It is also worth mentioning that, where the parties have included a force majeure provision in their agreement which covers the situation, this might be regarded as an explicit expression of the party’s intention on the allocation of risk between the parties and therefore prevent the concept of frustration from being applied. If the supervening event does not frustrate the contract, the party required to perform (and has not) is in breach of contract. To the contrary, if a contract has been frustrated, it is automatically discharged and the parties are excused from their future obligations. When a contract becomes void, any person who has received any advantage under such agreement or contract is bound to restore it, or to make compensation for it, to the person from whom he received it (article 65 of the Cyprus Contract Law, Cap. 149).
Frustration & Covid-19
Although the circumstances under which frustration can be invoked are narrow, it is not unlikely that there will be some situations arising from Covid-19 that can lead to frustration of contracts. This depends on the individual circumstances of each case including how seriously Covid-19 affected performance.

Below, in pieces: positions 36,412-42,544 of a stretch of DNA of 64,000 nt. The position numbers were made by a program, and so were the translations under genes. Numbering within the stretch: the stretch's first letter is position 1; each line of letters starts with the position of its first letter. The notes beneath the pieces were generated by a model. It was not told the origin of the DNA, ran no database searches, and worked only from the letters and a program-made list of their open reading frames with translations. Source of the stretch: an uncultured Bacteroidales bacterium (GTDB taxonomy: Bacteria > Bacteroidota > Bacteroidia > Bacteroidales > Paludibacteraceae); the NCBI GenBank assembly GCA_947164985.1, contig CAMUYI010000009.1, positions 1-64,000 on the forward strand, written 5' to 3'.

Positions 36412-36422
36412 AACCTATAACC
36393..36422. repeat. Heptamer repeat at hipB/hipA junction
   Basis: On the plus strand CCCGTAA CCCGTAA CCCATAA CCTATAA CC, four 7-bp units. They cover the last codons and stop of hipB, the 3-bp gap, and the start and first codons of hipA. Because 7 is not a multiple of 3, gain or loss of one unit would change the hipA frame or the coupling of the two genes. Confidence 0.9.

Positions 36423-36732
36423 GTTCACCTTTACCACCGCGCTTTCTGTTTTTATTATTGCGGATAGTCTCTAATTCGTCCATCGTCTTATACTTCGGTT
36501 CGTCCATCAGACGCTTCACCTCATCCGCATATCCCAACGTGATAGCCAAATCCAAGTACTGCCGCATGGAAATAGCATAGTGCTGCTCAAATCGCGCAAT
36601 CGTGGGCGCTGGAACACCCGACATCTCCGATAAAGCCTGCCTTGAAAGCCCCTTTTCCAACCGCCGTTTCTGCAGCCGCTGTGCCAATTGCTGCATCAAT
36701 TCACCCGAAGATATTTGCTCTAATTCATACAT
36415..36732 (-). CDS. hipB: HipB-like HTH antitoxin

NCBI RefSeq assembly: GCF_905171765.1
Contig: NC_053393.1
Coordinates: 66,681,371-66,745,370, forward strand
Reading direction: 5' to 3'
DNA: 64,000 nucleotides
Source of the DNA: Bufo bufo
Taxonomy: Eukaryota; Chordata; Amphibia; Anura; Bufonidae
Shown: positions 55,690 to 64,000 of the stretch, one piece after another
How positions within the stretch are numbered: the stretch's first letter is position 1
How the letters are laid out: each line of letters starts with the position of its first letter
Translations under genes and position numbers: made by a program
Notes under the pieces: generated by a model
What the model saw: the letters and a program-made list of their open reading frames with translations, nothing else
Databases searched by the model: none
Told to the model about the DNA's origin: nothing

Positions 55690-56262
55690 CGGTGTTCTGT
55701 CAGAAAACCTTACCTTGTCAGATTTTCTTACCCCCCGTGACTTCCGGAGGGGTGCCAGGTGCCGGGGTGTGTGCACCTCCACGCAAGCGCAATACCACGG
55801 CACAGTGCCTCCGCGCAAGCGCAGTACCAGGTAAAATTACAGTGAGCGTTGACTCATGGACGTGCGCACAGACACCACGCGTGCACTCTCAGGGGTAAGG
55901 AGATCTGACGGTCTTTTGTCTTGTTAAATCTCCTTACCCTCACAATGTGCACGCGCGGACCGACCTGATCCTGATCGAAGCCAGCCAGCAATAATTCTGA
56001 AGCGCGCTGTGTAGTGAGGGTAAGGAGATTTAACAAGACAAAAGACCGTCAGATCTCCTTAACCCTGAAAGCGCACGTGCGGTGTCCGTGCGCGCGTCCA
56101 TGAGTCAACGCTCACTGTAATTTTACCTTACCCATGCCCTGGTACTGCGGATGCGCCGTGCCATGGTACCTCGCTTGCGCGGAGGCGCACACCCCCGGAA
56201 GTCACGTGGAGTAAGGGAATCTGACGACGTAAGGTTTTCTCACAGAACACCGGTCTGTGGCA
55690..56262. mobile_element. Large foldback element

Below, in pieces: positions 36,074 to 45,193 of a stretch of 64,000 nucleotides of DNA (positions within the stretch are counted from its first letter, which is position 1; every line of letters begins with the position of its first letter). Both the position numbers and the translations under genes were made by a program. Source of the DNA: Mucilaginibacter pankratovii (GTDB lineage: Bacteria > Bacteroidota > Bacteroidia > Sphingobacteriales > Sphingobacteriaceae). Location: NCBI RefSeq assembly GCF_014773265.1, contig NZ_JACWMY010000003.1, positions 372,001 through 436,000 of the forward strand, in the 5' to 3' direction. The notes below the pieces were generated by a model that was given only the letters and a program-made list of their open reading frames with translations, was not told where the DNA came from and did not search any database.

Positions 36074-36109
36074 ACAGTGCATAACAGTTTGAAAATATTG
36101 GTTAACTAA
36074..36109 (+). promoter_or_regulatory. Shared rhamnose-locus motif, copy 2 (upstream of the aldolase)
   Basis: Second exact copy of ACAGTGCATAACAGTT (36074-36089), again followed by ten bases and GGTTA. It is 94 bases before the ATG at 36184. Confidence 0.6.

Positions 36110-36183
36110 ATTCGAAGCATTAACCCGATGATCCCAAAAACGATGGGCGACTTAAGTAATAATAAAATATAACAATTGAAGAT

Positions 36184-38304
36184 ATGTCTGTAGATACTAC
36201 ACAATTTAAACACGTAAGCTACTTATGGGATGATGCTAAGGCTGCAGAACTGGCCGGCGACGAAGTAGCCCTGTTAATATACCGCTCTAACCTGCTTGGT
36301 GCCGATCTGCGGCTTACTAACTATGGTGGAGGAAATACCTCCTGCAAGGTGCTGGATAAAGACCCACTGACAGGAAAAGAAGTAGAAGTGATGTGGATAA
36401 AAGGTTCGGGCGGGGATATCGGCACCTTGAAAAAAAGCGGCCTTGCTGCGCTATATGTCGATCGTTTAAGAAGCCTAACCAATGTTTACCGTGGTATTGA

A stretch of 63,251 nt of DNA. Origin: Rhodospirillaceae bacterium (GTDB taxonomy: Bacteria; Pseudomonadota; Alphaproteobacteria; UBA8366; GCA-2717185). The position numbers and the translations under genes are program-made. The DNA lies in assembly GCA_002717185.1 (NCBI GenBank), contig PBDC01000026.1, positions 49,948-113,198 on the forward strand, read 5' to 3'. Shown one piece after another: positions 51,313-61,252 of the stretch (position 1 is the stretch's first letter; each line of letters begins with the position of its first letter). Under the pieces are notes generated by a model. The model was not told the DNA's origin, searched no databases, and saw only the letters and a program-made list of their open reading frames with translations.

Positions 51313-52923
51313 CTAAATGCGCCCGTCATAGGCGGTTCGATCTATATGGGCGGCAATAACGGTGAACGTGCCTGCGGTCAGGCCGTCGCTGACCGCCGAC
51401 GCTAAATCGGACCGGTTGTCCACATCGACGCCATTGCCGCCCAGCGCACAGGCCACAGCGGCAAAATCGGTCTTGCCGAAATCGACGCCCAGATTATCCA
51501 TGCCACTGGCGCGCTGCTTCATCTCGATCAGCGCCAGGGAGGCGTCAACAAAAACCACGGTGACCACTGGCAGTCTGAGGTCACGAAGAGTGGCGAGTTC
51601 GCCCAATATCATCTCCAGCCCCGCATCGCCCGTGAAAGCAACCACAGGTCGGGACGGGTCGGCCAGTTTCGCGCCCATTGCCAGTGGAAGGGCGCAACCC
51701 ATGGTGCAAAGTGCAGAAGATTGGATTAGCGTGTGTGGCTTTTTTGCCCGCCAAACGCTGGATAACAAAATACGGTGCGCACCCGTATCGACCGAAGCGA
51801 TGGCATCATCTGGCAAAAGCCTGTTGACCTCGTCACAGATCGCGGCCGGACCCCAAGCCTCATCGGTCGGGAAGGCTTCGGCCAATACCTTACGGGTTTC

For instance, the operation of business such as restaurants, shops and cafes is expected to be affected as a result of Covid-19 or mandatory shutdown. If the premises used for such a business are premises leased to the owner of the business from another party, it would be reasonable for the lessee to wonder whether he/she is still liable for the rental payments for as long as the operation of his/her business remains suspended because of Covid-19 or mandatory shutdown of the business. As a general rule, the lessee shall not be discharged of its obligations to pay the rent, unless its lease agreement contain a force majeure clause excluding the lessee from its liability to pay the rent. Such a force majeure clause shall cover the possibility of the lessee not being able to use the premises for the intended purpose because of the force majeure event (being the Covid-19 or the mandatory shutdown).
In the context of frustration, whilst frustration could technically apply to a lease, this is likely to be very difficult to prove in practice. In considering this, the contractual terms and the factual background of the particular case shall be taken into account, including an assessment of how Covid-19 or the mandatory shutdown rendered performance of the lessee’ obligation radically different from what was contemplated by the parties at the time of entering into the lease contract. Overall, it seems that more and more countries introduce protective measures and restrictions in order to manage the Covid-19 outbreak, businesses may find that they or their counterparties struggle to meet their contractual obligations.
Parties to a Cyprus law contract may wonder how they can shield themselves from becoming unable to comply with their contractual obligations. Force majeure clauses and the doctrine of frustration are both relevant. However, both routes have a high bar to success and parties should take careful and tailored advice before pursuing either one of them.